Tuesday, August 21, 2012

I remember saying to a teacher friend once that I wanted to work at a charter school. I didn't really know why, I was just sick of public school drama, and after only two years in it. They asked why on earth I would want that, and I thought it was weird for them to ask with such incredulity. I guess I didn't really know much about them besides the things I had heard from movies and the general media. "The best charter schools are the only viable solution to America's failing public school system." "Charter schools are more progressive." Large companies like Wal-mart fund the growth of charter schools, making them spread like a cancer throughout urban areas that have poor schools. Waiting for Superman shows students and parents clutching raffle tickets tearfully hoping to snag one of the few open spots in a new charter school.

In her article, Ravitch points out that only one in five charter schools actually achieves the "amazing results" it claims. A Stanford economist ran that study, looking at student progress on math tests at 2,500 charter schools. They found that only 17 percent of those schools were "superior to a matched traditional public school;" surprisingly, "37 percent we worse than the public school." So what about charter schools make these poor families think that these schools are their son or daughter's only hope?

I've seem this movie myself, and it really does gloss over this glaring fact. Which makes me think about the "central dogma" of the film which purports that the teacher is the most important part of a child's success. If charter schools are hiring "the best teachers" then how is it that these schools are not making a significant difference in achievement? This is where we must turn to education reform and not educational "silver bullets" like charter schools. Ravitch points to several different studies that show external factors to be far greater risk factors for lower student achievement. Another economist found that 60 percent of achievement is explained by things such as family income that teachers and schools have no control over.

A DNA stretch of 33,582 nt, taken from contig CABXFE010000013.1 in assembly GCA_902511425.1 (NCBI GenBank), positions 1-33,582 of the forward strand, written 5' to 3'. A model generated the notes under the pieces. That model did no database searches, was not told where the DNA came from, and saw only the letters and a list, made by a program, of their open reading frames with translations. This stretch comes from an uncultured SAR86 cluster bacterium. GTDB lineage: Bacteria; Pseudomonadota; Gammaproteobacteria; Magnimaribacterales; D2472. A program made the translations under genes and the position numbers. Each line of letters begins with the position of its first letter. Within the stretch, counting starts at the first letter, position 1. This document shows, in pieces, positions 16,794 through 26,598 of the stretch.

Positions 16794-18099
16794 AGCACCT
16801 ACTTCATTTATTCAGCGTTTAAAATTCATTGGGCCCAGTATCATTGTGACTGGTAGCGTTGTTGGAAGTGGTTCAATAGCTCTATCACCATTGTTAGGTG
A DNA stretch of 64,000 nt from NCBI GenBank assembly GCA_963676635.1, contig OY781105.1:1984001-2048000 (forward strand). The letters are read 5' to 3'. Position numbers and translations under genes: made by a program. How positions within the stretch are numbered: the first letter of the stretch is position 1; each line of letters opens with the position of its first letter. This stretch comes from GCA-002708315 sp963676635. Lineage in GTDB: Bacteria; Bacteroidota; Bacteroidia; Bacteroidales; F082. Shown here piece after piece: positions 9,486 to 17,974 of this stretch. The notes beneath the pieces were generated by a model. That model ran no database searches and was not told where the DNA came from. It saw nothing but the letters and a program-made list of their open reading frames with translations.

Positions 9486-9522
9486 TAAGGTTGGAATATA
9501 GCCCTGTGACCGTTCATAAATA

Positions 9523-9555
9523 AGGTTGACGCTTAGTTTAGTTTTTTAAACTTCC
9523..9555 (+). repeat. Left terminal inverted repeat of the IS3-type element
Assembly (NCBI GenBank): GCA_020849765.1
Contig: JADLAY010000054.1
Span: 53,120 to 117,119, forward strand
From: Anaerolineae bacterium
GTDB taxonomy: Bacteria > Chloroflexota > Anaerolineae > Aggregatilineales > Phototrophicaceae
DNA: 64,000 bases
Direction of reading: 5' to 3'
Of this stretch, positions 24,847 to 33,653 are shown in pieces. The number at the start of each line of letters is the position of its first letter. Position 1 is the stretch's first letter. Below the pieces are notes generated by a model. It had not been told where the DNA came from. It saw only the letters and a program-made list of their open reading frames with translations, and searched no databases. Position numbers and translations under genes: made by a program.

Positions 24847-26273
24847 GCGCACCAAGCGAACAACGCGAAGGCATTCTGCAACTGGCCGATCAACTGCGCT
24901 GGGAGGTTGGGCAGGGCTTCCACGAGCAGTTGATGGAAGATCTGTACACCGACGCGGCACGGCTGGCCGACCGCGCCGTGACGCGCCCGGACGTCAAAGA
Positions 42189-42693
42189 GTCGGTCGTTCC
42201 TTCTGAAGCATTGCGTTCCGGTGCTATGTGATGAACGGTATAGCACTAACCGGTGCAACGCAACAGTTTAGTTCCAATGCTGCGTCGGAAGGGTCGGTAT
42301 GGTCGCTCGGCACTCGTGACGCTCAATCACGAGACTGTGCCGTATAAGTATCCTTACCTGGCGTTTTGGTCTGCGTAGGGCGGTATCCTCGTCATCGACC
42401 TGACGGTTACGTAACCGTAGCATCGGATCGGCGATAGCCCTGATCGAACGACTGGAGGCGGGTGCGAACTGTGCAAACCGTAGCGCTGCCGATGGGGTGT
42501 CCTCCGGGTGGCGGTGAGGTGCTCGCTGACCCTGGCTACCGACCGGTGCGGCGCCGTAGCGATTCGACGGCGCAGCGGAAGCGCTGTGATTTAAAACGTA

I think it is fascinating that the president of a labor union for teachers (American Federation of Teachers, AFT) is considered the founder of the idea of charter schools, but not in the way we recognize them today. In 1988, Albert Shanker wanted to collaborate with public schools to create small schools that would focus on the highest risk children. When the idea was snatched by for-profit organizations, he changed his mind. And that's really crappy too, because schools fot at-risk children seem like they could be beneficial... until you bring profit and business into it. Charter schools are definitely not looked at as a collaboration with public schools, but as a better alternative to them. This article has really opened my eyes to charter schools and the myths propagated about them.I don't want to be part of a school system that pushes their students because of NCLB, or one that has greater funds than any given public school. I don't want to be part of a school system that drops or expels students because they will bring a test average down. Reform has to start with the children, not the testing.